Behind the Scenes: Transforming Research into a Two-Day Program
Our third Q1 Productions: Behind the Scenes piece explores our approach to translating industry research into a curated roadmap of agenda topics to deliver knowledge share and peer engagement to conference attendees. Learn more about the internal and external collaboration needed to design our dynamic conferences.
Like everything we do at Q1 Productions, the process of developing our conference sessions is grounded in extensive research, which is how we’re able to get into the nitty-gritty of our audience’s most pressing challenges. One of the best tools we have at our disposal is our tenacity; that boldness when it comes to asking the right open-ended questions enables us to translate hard-hitting information into content that resonates deeply with our audience. Ultimately, we are in the business of bridging the divide between the challenge and the solution.
But how does the Q1 Productions program manager actually take that body of information gained from research and transform it into a full conference? Let’s take a look:
The Topic Roadmap: Translating Research into Actionable Conference Topics
As the program manager gains invaluable qualitative information by conducting at least thirty interviews with a variety of people working directly within the industry, that intelligence eventually culminates in what we call the “topic roadmap.” A living document which synthesizes all of the real-time insight we’ve gathered, the topic roadmap enables the program manager to turn those complex challenges into clear, concise session topics that are guaranteed to resonate with the audience.
Each program manager has their own unique process, but the core is the same: As a topic is mentioned more times during research, it increases in importance on the topic roadmap. Sometimes a particular challenge will jump out at us during one call, but if it’s not mentioned again, it may not be the most impactful area to include in the agenda. Judgement calls come into play, but these choices hinge on the expertise of our industry partners.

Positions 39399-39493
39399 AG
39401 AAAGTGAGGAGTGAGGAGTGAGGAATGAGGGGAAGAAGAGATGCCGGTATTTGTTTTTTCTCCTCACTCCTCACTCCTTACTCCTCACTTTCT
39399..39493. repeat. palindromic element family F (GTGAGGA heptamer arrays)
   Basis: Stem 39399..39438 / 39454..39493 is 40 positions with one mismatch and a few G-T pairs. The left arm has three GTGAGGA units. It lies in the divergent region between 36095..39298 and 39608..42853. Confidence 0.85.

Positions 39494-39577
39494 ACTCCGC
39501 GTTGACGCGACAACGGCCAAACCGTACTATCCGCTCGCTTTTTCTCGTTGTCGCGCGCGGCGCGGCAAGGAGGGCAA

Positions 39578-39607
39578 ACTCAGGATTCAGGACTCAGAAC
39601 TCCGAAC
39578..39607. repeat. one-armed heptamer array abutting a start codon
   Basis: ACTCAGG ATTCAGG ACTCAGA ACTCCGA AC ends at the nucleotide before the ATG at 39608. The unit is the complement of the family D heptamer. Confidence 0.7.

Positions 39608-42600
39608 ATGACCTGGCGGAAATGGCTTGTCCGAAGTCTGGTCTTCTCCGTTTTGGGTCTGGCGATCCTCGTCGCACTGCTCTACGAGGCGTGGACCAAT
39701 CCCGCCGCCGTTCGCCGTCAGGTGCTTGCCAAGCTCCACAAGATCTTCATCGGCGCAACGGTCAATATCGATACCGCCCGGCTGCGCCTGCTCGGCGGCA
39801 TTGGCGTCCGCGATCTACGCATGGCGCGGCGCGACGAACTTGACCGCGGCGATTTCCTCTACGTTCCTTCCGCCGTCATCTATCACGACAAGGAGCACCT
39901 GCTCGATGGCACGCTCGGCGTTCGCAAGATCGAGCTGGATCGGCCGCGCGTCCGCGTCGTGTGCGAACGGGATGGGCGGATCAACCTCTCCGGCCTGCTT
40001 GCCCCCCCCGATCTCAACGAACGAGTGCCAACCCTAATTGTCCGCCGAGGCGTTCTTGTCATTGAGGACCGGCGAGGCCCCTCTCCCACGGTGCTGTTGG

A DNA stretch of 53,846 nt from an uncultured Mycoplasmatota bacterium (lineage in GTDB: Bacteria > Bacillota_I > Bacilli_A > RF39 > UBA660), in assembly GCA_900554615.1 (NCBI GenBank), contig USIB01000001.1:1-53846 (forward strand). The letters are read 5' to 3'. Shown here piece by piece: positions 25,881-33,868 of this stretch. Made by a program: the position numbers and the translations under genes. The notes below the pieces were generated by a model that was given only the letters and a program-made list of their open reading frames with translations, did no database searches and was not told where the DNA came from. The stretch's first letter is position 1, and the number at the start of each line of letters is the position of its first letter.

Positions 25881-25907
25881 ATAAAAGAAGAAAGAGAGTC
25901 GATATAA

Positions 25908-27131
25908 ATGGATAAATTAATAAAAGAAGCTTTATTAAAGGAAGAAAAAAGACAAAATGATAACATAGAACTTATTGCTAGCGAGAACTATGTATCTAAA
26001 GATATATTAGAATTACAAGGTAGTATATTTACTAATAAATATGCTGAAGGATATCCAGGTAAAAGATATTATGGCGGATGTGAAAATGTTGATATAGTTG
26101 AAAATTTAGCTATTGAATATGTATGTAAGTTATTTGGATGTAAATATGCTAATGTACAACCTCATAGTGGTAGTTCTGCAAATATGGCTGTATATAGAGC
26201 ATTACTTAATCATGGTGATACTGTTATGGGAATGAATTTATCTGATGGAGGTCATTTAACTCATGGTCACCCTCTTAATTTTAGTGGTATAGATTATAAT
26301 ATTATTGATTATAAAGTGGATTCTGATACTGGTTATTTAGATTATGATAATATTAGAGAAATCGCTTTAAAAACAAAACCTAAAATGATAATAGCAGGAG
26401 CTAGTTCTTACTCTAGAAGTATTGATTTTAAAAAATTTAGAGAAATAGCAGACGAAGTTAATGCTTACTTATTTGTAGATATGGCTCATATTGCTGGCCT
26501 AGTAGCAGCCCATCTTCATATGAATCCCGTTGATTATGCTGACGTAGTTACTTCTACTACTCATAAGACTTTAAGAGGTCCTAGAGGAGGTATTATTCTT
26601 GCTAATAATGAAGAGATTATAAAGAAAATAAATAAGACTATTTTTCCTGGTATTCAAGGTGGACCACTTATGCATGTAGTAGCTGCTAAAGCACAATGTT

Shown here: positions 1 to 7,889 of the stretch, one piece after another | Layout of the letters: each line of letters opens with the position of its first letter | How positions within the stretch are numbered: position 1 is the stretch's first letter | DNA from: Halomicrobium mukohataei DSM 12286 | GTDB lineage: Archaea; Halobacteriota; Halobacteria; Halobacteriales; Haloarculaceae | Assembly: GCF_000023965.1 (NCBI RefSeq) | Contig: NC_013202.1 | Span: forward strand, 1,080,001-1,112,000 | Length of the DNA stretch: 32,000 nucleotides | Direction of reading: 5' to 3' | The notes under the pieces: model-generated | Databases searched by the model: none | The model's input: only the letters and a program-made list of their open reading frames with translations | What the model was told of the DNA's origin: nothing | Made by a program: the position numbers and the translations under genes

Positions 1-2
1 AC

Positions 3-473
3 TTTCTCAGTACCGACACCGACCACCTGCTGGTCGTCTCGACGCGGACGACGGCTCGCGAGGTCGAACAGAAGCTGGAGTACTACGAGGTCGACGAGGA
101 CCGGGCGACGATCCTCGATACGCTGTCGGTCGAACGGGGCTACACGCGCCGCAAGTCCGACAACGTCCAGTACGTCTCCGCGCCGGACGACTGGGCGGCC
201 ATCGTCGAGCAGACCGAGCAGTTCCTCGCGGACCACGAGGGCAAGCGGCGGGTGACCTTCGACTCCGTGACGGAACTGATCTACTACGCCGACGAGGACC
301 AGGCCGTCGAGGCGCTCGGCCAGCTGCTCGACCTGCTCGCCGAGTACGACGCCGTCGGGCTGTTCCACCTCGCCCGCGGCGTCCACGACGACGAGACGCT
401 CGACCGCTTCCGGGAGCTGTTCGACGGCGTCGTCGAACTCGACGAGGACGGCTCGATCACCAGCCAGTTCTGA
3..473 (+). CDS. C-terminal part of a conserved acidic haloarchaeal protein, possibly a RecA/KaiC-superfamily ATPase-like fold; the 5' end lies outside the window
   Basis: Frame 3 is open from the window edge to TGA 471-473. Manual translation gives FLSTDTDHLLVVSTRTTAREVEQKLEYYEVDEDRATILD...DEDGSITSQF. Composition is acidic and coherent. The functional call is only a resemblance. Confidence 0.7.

After carefully developing and re-working that roadmap throughout our time researching, we’re then able to go into the writing process with a clear plan.
The Writing Process: How It All Comes Together
Once the program manager has that solid body of research under their belt and that beautiful topic roadmap is shaping up, it’s time to start actually writing those sessions. Does that mean we stop doing research, relax, put our feet up, put on some calming music, and write whatever we think the audience might like to hear? Nope! Like many forms of writing, session writing is an extension of learning itself. We keep our ears to the ground, keep conducting interviews, and check in with our research contacts to make sure we’re nailing those concepts. That level of collaboration with our audience really sets us apart from other conference organizers.
Our goal in writing sessions is always to think first and foremost about what the audience has identified as the most critical challenges, and then to find creative and fresh ways of exploring those. Because many of our conferences have a longstanding history and their own fan base, we know it’s important to deliver a unique experience from year to year. This means that if a topic is still a pressing concern and needs to be addressed for the second year in a row, it will be critical for us to take a new angle. This might mean changing up the format – if we had a presentation on the impact of a particular regulatory change last year and that change is still impacting the day-to-day work of our audience, we might opt to include more perspectives on that topic by writing it as a panel discussion this time around.
The Collaboration: How We Make Sure We’ve Gotten it Right
We’re constantly checking in on our research, refining our topics and even going so far as to send draft-sessions to some of our research contacts for input. What better way to make sure the content is the best it can be than by actually asking our audience for their opinion, even before a speaker has come on board to cover the topic?
Another key piece of the writing process is the input we receive from our own internal leadership. With each member of our leadership team having at least 5-10 years of experience in life sciences conference production, each with unique expertise in different areas, we really know our stuff and can tell which techniques will work at the event and which may not deliver the educational experience we’re striving for. Each session undergoes edits from at least three sets of eyes, and the final result is a robust, polished agenda.
In the next iteration of this series, Senior Conference Program Manager Alison Osborn will highlight the process of connecting our curated topic roadmap with industry leaders, regulatory experts, payers, legal teams, and other relevant stakeholders – our conference speakers.
Nina Dunn is a Conference Program Manager at Q1 Productions in the Chicago office. Nina graduated from the University of Illinois at Chicago with a degree in psychology, and she pursues her passion for contributing to the advancement of educational opportunities through her work and volunteer pursuits.